The bike's lean stance (and wide bar) make it easy to steer along twisting country roads-its natural habitat-in spite of the kicked-out front-end geometry and longish wheelbase. As you'd expect it's also quite stable 'round faster sweepers and at higher speeds, in keeping with Triumph's claims. The non-adjustable fork is reasonably compliant, and the twin-shock rear end irons out bumps better than expected, though rebound damping could still be improved; it bounces back a touch too eagerly if you hit a dip in the road. The brakes are now excellent, with lots of bite as well as feel from the single front disc, which is single-finger stuff thanks to an astute choice of master cylinder. The rear is easy to use and feels plenty responsive.
Every time I rode the new-generation Bonneville there was a notable improvement in the experience, a sense of added refinement and reduced compromise. Bloor's boys got it right, I think.-A.C.
Ah, the Bonnie, Triumph's fabled T120/R. For most of the volatile 1960s in America, this Triumph-lean of line, pure of function, fast and good-handling-was not only the archetypal sporting road bike, but something much bigger. The Bonnie's impact extended beyond motorcycling. It became a cultural icon, a symbol of a certain kind of life; like the Jeep, Fender's Stratocaster guitar, blue jeans from Levi Strauss.
U.S. Triumph dealers had been pleading for a high-power, twin-carb 650, and when it appeared in 1959, it was named for the Utah site of speed-record runs. Indeed, Triumph had held the absolute Land Speed Record for motorcycles since 1956 (214 mph with a 650-engined streamliner built in Fort Worth, Texas), and for years to come, the company advertised the T120/R as "the fastest standard motorcycle made in the world today."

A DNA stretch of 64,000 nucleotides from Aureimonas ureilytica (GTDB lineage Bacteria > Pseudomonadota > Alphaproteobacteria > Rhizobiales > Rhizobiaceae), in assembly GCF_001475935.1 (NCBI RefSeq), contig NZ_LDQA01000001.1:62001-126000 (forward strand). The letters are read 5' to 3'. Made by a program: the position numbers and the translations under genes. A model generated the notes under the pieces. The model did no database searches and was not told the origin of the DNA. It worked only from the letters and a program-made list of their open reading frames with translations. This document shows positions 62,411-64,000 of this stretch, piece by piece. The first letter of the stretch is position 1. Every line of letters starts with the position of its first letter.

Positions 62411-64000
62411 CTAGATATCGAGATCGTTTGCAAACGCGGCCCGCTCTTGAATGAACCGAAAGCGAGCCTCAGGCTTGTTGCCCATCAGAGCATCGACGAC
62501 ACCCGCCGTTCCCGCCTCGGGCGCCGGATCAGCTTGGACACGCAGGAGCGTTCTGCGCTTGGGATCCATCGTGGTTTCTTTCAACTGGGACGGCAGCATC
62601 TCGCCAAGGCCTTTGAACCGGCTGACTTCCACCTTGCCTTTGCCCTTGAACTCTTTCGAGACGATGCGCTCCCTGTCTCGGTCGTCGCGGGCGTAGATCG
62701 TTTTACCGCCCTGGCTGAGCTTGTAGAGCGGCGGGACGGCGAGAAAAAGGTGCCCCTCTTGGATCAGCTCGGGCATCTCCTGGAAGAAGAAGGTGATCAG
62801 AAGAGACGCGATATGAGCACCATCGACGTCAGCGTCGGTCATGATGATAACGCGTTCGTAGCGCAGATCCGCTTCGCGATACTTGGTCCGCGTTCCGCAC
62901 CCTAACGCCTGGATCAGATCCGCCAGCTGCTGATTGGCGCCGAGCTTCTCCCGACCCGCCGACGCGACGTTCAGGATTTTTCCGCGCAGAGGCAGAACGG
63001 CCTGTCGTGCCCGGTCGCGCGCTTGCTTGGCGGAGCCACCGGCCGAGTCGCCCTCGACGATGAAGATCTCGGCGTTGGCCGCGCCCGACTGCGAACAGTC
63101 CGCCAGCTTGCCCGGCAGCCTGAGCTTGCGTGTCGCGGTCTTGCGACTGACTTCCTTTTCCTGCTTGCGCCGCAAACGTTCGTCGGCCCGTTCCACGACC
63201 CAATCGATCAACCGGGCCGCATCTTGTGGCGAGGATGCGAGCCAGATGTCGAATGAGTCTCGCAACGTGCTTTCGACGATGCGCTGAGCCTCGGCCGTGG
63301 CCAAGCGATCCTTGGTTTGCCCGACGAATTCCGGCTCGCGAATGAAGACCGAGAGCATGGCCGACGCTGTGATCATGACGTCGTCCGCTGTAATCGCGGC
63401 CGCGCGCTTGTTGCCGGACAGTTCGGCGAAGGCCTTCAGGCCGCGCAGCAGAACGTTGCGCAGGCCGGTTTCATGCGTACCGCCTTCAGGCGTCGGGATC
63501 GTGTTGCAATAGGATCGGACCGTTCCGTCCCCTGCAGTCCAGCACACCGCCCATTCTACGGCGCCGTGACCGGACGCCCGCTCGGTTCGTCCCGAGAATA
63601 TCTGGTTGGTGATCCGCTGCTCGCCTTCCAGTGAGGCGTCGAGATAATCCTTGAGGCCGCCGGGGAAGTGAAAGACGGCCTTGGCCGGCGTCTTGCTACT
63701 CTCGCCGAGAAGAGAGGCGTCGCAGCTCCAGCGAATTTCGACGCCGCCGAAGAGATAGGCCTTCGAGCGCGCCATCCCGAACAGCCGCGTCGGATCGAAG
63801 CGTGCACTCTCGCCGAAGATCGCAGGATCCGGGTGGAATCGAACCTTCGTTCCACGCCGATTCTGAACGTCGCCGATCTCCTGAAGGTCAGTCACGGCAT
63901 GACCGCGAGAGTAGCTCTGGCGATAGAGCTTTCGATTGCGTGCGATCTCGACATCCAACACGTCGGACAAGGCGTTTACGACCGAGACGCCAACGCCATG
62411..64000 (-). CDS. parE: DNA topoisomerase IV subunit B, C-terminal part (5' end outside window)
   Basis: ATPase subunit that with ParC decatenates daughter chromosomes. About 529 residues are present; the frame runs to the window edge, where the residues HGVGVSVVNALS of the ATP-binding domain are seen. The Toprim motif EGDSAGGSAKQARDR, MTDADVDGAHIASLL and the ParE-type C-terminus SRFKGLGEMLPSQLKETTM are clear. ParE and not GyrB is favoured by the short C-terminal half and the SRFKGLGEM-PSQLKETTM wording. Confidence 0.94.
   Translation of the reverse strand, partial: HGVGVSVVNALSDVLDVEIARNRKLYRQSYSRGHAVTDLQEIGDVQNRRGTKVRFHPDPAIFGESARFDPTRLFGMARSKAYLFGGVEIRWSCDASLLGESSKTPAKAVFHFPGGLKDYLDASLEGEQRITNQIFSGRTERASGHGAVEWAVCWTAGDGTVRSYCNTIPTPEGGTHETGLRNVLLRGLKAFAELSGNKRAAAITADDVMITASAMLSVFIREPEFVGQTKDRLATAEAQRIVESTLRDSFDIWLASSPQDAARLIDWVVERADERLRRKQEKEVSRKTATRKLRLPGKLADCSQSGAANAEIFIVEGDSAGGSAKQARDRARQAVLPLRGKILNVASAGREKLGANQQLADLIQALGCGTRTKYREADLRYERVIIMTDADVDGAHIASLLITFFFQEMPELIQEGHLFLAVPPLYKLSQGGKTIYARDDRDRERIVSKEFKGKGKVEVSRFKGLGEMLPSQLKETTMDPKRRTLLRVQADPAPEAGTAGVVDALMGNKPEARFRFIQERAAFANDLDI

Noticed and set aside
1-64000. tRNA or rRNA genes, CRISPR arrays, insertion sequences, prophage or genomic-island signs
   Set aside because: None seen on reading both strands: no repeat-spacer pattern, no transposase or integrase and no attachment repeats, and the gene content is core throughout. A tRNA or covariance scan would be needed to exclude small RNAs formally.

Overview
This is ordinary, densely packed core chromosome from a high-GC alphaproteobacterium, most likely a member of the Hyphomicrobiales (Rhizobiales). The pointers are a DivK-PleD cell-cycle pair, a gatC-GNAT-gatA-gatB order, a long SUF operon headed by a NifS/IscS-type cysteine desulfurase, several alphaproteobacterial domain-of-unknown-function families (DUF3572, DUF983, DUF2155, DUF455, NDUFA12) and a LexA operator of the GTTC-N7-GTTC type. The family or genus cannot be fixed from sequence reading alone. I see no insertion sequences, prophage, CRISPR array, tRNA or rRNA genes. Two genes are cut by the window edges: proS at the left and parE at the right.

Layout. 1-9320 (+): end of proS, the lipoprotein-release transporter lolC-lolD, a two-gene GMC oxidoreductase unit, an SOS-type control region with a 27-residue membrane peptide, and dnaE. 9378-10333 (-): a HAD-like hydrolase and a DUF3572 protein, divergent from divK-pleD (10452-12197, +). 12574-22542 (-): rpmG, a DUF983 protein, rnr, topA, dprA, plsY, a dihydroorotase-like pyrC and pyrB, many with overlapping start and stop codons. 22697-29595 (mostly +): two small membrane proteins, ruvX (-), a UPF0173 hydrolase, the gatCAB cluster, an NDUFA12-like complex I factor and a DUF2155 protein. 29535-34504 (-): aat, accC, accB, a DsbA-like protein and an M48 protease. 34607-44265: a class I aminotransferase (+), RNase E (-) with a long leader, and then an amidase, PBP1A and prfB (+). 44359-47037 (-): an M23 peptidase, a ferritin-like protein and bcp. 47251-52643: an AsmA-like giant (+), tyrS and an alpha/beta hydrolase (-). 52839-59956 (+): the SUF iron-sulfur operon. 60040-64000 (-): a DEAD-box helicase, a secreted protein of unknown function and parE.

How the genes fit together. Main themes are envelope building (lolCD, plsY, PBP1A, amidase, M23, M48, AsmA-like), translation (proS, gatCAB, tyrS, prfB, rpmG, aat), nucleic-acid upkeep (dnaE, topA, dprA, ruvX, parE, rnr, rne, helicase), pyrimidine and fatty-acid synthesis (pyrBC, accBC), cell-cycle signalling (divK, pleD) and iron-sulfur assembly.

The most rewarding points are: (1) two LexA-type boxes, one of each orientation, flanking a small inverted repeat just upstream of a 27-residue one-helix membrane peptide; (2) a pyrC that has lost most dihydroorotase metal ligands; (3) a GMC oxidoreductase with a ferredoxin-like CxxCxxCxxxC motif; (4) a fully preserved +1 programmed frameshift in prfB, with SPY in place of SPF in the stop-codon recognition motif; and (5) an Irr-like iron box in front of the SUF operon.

The Bonneville's engine grew out of the 500cc Speed Twin created by Edward Turner in the late '30s. In high-output 650 form, it was leaning against its design limitations, but it worked, on both the street and the track. It vibrated, but they all did. The vertically split crankcase halves had standing oil above the seam (and often below it). It was all orthodox Brit-bike practice of the day: separate intake and exhaust cams down in the cases operating pushrods and rockers, a chain-driven four-speed gearbox and the general bits-and-pieces approach to component design. But the Bonneville worked the concept to a high polish.
Even 30 years later, it still looks great. You can see the sporting theme expressed in the compact but smooth-flowing tank (with the trademark paint scallops that actually originated at a Detroit custom-paint shop), the chrome headlight shell on fork ears, the narrow fenders, graceful pipes and general lack of frills. No wonder it was the lust object of its era.
The tale would turn ugly for Triumph and the entire British industry in the '70s. But until then, the Triumph Bonneville owned its age, and so became a motorcycle for all the ages. -Kevin Smith